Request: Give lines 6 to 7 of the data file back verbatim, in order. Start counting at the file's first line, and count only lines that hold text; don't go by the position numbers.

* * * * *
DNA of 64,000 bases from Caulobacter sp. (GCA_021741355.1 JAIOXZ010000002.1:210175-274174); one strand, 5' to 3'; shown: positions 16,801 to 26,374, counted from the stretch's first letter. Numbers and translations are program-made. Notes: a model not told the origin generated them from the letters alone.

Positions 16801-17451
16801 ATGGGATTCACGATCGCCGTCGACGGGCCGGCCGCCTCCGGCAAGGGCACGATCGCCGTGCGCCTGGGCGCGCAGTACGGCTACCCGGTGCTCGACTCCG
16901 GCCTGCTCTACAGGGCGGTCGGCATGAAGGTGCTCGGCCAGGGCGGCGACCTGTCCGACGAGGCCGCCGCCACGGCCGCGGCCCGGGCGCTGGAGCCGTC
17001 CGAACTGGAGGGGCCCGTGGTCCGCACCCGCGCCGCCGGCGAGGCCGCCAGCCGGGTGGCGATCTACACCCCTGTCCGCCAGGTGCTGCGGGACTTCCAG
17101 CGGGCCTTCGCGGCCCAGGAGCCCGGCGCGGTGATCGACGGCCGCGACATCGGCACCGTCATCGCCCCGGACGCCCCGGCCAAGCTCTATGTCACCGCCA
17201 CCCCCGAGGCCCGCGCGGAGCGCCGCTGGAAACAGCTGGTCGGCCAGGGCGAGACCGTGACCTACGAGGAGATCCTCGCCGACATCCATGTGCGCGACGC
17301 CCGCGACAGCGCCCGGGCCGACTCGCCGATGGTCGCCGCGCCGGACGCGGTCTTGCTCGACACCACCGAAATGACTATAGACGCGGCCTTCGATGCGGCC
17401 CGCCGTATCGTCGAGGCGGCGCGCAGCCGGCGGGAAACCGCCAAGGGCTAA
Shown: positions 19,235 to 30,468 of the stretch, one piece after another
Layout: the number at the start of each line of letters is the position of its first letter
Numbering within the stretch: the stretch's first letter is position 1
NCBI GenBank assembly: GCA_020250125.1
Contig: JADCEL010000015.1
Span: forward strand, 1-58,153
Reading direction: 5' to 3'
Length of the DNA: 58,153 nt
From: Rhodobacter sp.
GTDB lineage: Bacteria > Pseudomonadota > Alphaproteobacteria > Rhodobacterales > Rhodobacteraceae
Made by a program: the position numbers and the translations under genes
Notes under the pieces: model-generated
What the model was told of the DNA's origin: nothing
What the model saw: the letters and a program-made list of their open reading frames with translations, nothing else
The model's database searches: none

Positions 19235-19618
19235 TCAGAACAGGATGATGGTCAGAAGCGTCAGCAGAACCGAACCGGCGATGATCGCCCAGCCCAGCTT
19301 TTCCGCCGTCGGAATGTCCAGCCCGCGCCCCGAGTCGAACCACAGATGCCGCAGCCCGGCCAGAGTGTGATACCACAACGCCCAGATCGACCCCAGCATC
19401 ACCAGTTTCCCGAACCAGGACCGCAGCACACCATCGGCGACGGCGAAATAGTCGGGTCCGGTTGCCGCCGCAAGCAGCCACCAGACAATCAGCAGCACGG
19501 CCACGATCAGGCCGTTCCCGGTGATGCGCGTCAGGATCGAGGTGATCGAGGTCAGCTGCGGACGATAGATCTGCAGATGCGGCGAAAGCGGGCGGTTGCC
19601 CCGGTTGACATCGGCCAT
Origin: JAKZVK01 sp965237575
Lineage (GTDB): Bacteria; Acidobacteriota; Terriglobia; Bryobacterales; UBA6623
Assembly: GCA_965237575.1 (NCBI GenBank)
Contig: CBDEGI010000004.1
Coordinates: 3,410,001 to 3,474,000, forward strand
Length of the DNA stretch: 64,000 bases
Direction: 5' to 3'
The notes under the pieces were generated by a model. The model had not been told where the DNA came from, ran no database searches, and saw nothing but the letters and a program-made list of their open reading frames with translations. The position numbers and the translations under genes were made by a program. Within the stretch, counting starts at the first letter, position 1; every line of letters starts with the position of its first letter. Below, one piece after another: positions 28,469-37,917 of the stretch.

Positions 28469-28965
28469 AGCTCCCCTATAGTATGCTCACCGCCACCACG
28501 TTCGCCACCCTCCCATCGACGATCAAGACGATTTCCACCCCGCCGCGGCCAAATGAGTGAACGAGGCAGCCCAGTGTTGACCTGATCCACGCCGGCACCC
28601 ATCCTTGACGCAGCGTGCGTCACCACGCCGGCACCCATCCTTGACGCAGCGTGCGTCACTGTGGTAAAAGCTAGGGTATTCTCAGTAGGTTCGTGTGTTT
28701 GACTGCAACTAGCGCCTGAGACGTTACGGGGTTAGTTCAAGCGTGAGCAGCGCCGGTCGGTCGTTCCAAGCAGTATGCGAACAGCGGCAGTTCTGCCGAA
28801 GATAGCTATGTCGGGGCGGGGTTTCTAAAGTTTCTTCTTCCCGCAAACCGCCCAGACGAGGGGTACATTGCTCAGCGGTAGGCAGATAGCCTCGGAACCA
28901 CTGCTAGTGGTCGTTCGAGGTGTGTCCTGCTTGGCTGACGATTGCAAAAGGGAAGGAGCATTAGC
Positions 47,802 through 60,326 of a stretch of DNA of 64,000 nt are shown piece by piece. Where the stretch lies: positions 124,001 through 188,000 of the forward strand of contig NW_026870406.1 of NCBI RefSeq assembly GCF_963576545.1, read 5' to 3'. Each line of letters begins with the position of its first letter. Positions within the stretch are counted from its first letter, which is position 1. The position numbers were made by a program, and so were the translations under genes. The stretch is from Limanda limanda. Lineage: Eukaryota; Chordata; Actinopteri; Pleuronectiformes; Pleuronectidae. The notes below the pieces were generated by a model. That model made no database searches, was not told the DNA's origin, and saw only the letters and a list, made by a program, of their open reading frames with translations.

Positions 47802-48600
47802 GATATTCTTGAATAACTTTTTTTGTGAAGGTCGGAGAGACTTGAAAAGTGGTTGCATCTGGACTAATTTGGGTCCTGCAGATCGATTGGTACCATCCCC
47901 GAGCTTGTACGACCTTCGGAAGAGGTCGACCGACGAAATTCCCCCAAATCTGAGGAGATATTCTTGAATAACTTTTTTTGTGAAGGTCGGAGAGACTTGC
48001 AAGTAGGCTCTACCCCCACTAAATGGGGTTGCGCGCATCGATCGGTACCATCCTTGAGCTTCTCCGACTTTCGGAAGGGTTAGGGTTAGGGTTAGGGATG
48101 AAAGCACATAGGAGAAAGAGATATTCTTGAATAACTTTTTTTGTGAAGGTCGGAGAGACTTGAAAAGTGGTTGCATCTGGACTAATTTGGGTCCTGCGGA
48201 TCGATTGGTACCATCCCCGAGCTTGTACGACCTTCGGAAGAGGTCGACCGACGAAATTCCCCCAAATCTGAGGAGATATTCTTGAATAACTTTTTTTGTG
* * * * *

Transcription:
17101 CGGGCCTTCGCGGCCCAGGAGCCCGGCGCGGTGATCGACGGCCGCGACATCGGCACCGTCATCGCCCCGGACGCCCCGGCCAAGCTCTATGTCACCGCCA
17201 CCCCCGAGGCCCGCGCGGAGCGCCGCTGGAAACAGCTGGTCGGCCAGGGCGAGACCGTGACCTACGAGGAGATCCTCGCCGACATCCATGTGCGCGACGC